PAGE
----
A collection of ConjureMan Ali's thoughts about magic, the occult, and spirituality.

Friday, April 22, 2011

False Mages

The history of magic has always included the exploiting figure of the charlatan. For as long as there have been real magical practitioners, there have been those people who claimed magical powers, but in reality were fakes. In my previous post I made some mention about false spiritual merchants and teachers and in this post I'd like to expand upon the topic a bit more.

With the use of the internet these false and fake mages seem to have found an avenue of being able to reach a wide audience, while hiding behind some level of anonymity. However, it is important to note that these figures aren't always trying to sell you things like con-artist spiritual merchants, these people engage in such activities for a variety of different reasons.  I've found they generally come in three forms.

1. The Delusional- This person often makes claims of magical power for the sole reason that they are delusional. They often are very sincere in their beliefs, but are nevertheless deluded. It is at this level you'll hear claims of having such powerful psychic vision that "they've never met anyone who could see like they could," or claims of having dangerous "satanic cults cast spells on them." You see the Delusional Fake, also has delusions of persecution as well as grandeur. Are there truly gifted seers out there and are there dark cults? Sure, but more often than not people are engaging in delusions.

Now a subcategory of this group are people who suffer from mental imbalance. There are people who personality disorders and psychosis who have these delusions simply because of their mental condition.

2. The Authority/Guru- This person is called upon the Authority Fake because one of their most striking features is that they take on the role of teacher. They often show up on online groups and will make posts that seemingly put them in a position of authority. They rely on the ability to present themselves as either an initiate of something, or as holder of some esoteric knowledge. Now, unlike the Delusional Fake who come up with fantastic and chimerical claims that can give them away, the Authority/Guru Fake may have some superficial understanding of whatever they are claiming to be an expert on (note: they don't always expressly claim the term expert; they simply act in a way that puts them in that position).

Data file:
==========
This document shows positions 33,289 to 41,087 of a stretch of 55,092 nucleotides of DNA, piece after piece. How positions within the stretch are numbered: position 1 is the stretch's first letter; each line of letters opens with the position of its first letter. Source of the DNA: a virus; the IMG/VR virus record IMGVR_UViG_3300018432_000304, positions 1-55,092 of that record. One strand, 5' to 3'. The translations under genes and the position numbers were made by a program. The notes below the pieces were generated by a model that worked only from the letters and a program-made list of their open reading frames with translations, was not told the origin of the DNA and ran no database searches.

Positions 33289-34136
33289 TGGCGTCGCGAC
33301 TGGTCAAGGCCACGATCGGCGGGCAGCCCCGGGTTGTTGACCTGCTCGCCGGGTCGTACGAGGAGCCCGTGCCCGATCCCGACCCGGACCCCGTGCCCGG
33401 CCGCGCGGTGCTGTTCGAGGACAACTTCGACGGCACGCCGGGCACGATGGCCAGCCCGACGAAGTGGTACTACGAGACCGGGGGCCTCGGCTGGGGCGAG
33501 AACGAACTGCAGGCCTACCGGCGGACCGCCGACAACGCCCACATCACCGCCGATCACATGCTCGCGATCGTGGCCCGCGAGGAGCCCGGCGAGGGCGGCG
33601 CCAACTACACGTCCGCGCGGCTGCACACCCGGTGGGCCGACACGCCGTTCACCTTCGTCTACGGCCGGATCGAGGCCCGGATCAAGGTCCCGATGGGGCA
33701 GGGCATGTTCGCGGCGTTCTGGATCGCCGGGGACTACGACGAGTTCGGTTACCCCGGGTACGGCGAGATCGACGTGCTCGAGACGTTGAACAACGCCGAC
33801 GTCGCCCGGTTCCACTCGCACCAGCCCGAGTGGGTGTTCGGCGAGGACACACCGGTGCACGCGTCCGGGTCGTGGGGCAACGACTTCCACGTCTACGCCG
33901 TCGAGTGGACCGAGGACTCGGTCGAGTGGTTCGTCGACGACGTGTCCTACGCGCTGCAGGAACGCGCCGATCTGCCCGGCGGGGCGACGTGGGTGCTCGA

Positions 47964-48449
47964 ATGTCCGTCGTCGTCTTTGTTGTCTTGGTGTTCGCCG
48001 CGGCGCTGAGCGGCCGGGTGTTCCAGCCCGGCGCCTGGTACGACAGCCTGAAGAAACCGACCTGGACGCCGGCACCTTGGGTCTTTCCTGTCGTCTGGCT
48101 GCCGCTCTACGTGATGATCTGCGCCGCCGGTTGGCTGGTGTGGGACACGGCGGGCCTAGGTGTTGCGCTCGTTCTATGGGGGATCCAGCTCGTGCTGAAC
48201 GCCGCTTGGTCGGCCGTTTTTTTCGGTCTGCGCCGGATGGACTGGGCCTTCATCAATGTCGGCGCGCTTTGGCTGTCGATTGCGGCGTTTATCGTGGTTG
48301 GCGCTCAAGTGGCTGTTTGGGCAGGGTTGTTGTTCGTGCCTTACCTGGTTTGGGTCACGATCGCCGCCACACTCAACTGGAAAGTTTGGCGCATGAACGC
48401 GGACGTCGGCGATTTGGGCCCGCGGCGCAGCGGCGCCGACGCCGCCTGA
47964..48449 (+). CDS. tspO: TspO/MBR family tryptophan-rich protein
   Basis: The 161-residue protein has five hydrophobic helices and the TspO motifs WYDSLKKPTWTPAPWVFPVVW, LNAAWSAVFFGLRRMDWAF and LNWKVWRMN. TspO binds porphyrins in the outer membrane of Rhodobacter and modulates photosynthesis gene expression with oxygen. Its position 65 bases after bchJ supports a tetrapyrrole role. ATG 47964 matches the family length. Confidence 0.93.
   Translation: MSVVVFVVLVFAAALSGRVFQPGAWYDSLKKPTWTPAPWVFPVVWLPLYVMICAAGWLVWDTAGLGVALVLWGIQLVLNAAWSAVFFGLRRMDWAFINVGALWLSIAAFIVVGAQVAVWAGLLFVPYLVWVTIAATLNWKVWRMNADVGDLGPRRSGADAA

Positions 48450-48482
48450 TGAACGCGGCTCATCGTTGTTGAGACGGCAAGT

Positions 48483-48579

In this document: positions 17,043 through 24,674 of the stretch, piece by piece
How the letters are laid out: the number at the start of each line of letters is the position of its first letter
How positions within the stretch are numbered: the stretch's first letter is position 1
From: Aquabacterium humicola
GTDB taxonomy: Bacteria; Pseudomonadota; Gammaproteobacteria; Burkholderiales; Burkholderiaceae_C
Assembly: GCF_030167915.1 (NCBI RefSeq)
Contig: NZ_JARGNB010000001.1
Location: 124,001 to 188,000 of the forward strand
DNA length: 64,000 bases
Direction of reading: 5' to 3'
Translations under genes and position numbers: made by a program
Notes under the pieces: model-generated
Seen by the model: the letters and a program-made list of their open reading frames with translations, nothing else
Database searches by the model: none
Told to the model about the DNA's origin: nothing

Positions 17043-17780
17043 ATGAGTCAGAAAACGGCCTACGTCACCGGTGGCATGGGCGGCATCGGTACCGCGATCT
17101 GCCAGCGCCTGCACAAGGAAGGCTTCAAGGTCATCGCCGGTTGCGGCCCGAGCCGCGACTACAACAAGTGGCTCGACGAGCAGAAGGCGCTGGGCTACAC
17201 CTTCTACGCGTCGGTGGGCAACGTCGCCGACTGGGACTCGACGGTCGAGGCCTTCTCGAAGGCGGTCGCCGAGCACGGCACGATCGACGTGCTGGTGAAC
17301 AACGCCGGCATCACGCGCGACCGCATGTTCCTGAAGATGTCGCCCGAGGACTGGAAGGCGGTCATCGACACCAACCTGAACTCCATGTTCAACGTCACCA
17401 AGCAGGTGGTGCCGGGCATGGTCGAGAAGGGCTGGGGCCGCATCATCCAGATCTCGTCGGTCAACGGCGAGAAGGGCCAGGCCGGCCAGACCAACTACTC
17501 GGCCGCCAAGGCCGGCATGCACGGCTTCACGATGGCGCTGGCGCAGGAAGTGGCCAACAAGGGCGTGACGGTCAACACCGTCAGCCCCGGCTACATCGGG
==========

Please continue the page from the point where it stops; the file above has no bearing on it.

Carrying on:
This person often relies on silly techniques like using random capitalizations to make it seem like they are talking about some spiritual truth. For example, they'll take a verse and add random capitals to words like, "Love," "Truth," "Wisdom," "Power" etc. There are legitimate examples of these words being in capitalizations, but often they refer to very specific concepts (ie, using Truth in Neo-Platonic thought), but in the case of the Authority/Guru Fake, if you check the source they are quoting from, you'll find a rather interesting lack in those capitalizations.

This leads to the third attribute of the Authority/Guru, they'll quote things without citing them. They'll claim they found a certain "powerful magical work" in so and so grimoire and that its truly "powerful," but if you ask them for citation they'll fail to provide. For example, if they claim its from the "Grimoire Verum," they'll fail to provide which translations they found it in, which page, and may make the excuse, "It was in a version I don't have anymore; it was an old, little known version."

Spotting the Authority may be a bit tricky. Unlike the Delusional Fake, these people may be perfectly rational and seem level-headed. What gives them away is two-fold. First, their knowledge will collapse before someone who really knows what they are talking about. Second, they'll get really defensive when called out. If you examine their claims, they superficially sound fine, but closer inspection shows their falsehood. If they claim things like being "graduates of Abramelin," but also talk about how they've come under the sway of demons that made them do hard drugs, then you should be hesitant. A person who really has conversation with their Holy Guardian Angel isn't perfect, but they also don't fall under the sway of a "demon" that force them to do drugs. Superfically their claim may be fine, but closer inspection with a bit of real knowledge of what it means to reach that state, reveals the falsehood.